If your kid says to you, "I want to be the next George Lucas" you should send the kid out to be brainwashed.

Lisa said...

George Lucas doesn't give much in the dialog department. Inelegant clumsy non-fiction is trying; in fiction, it is unforgivable. As for the frag order, maybe he's processing his frustration at the Air Force for not taking him.

As for the Corinthians tattoo: people are nuts.

Funny you should post the doormats as I just searched for one last night on Ebay and was offended by the "Go Away" one (though I loved the funky colors.) I guess there are times. . .

basilbeast said...

In the Star Wars universe, totalitarianism rules and officers and underlings do not mix.

I guess.

My all time favorite was Babylon 5. It had pretty decent battle scenes

and treated issues like war and death intelligently. I recall one short series of episodes about soldiers headed into combat, with the late Paul Winfield playing the commanding officer.


basilbeast said...


Hello Lisa!




FDChief said...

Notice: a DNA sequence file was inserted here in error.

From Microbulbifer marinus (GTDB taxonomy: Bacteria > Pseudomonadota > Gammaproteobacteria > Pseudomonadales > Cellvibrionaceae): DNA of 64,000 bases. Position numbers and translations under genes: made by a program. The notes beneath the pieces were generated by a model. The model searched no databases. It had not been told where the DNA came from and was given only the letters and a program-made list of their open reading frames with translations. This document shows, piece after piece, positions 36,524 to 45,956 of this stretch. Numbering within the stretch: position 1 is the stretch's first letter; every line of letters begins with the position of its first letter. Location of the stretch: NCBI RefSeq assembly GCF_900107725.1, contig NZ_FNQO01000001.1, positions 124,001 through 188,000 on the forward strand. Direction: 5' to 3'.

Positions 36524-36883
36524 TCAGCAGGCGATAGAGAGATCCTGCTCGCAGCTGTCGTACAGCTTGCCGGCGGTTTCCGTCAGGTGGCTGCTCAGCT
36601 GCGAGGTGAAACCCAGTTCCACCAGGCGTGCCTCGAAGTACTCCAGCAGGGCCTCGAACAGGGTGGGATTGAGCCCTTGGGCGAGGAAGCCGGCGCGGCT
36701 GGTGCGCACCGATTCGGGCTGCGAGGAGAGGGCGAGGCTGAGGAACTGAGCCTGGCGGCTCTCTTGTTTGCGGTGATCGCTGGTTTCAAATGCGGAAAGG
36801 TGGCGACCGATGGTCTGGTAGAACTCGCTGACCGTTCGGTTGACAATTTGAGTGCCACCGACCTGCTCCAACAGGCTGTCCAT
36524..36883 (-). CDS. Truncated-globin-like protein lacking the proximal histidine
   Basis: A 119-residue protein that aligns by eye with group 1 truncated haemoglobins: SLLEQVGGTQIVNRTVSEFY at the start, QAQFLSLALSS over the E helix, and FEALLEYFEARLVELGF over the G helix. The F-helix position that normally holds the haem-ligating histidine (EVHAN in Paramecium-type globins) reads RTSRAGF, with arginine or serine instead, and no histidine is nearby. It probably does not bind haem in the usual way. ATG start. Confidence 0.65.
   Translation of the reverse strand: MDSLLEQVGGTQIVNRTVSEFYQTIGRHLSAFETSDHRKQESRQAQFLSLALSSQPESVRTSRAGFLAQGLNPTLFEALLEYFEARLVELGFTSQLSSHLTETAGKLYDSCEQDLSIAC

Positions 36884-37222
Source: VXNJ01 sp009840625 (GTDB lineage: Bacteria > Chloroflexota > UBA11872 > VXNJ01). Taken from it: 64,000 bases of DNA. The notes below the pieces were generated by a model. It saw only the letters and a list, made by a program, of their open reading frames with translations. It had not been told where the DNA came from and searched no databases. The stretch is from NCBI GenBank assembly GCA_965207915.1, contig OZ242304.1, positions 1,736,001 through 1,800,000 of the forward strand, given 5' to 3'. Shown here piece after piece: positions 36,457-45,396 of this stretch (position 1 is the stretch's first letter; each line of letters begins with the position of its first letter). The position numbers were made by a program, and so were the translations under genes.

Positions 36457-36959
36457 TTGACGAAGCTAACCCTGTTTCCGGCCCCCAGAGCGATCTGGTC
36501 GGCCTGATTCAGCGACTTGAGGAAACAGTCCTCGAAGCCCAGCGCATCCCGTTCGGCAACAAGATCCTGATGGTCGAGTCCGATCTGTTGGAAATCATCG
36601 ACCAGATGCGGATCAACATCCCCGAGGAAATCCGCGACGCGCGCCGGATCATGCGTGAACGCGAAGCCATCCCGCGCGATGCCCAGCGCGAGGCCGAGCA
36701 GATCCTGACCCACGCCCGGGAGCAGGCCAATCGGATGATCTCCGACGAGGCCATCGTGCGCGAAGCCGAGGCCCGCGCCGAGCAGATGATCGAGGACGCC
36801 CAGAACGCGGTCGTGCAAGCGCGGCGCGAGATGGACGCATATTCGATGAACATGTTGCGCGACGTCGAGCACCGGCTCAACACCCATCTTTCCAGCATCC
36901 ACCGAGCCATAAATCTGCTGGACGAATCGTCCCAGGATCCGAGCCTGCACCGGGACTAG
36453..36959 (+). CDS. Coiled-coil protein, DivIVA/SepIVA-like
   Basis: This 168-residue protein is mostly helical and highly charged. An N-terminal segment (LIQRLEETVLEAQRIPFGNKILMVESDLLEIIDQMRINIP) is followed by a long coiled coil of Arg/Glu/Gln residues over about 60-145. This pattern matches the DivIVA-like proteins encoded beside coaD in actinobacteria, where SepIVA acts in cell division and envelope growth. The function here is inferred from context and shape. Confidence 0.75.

Hi, all.

Pluto: I have to agree with you on the shortcomings of George Lucas. ISTM that he wanted to recreate the "spamce opera" pulp serials he grew up with and had neither the ability to write them well enough to come up with a genuinely good story nor the humility enough to make the story human. Yes, the SFX are amazing. Yes, he did manage to create one terrific pulp villian, Darth Vader.

But, mmm...oh, well, it is what it is.

Frankly, I'm OK with the Peep being all about the Star Wars stuff. When I was his age it was GI Joes and plastic Snoopy dolls; kids will find things to be obsessive about. Hopefully he will be able to grow into a more balaced view of the stuff for the brain candy it is...

Lisa: There are always times when simple rudeness is more fun that the complexity of trying to deal with people as individuals. I just went through a long and pointless discussion about this on Facebook where the others involved demanded the right to be justified for being hostile and defensive to people who were rude, stupid, racist or all of the above to them and their adopted children. And while I completely understand, the point I was trying to make was that, as the minority here, we can either try and reach out and bring the salvageable goobers over to our side, or just not deal with them with a great big "fuck you".

You tell me - which has any prospect for a "happy ending"?

But I'll be the first to admit to wanting that "Fuck Off And Die" un-welcome mat sometimes.

Basil: I think that the real issue is that for all that he calls his stories "Star Wars", Mr. Lucas doesn't understand or care about what happens to real people in real wars.